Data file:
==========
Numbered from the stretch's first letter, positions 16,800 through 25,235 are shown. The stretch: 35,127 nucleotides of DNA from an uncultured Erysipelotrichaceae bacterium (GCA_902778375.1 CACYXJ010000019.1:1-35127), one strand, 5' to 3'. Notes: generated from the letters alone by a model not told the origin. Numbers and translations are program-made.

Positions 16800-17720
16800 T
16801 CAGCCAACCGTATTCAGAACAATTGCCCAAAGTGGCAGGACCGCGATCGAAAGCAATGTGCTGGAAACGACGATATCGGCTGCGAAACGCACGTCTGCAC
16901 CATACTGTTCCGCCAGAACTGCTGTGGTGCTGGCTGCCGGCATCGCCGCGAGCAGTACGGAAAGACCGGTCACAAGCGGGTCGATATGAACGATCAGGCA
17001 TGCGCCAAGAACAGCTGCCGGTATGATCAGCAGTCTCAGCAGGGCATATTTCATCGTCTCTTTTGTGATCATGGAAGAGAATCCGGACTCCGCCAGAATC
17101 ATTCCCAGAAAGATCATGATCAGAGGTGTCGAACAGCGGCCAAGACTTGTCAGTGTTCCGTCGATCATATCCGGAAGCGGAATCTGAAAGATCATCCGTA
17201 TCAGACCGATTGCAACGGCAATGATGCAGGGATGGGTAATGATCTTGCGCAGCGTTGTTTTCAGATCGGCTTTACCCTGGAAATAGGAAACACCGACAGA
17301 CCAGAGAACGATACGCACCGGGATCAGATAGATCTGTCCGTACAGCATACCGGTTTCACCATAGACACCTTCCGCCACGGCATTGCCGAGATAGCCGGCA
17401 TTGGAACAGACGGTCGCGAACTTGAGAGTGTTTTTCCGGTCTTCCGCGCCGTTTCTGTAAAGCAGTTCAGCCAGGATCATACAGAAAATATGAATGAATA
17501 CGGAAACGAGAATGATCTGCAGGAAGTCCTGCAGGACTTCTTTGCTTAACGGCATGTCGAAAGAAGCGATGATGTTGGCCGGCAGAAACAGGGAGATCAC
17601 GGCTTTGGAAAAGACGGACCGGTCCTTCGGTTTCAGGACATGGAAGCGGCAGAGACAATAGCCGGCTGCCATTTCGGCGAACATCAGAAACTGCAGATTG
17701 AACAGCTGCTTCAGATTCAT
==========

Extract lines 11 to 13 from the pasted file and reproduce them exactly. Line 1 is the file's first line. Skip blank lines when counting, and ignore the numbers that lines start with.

17501 CGGAAACGAGAATGATCTGCAGGAAGTCCTGCAGGACTTCTTTGCTTAACGGCATGTCGAAAGAAGCGATGATGTTGGCCGGCAGAAACAGGGAGATCAC
17601 GGCTTTGGAAAAGACGGACCGGTCCTTCGGTTTCAGGACATGGAAGCGGCAGAGACAATAGCCGGCTGCCATTTCGGCGAACATCAGAAACTGCAGATTG
17701 AACAGCTGCTTCAGATTCAT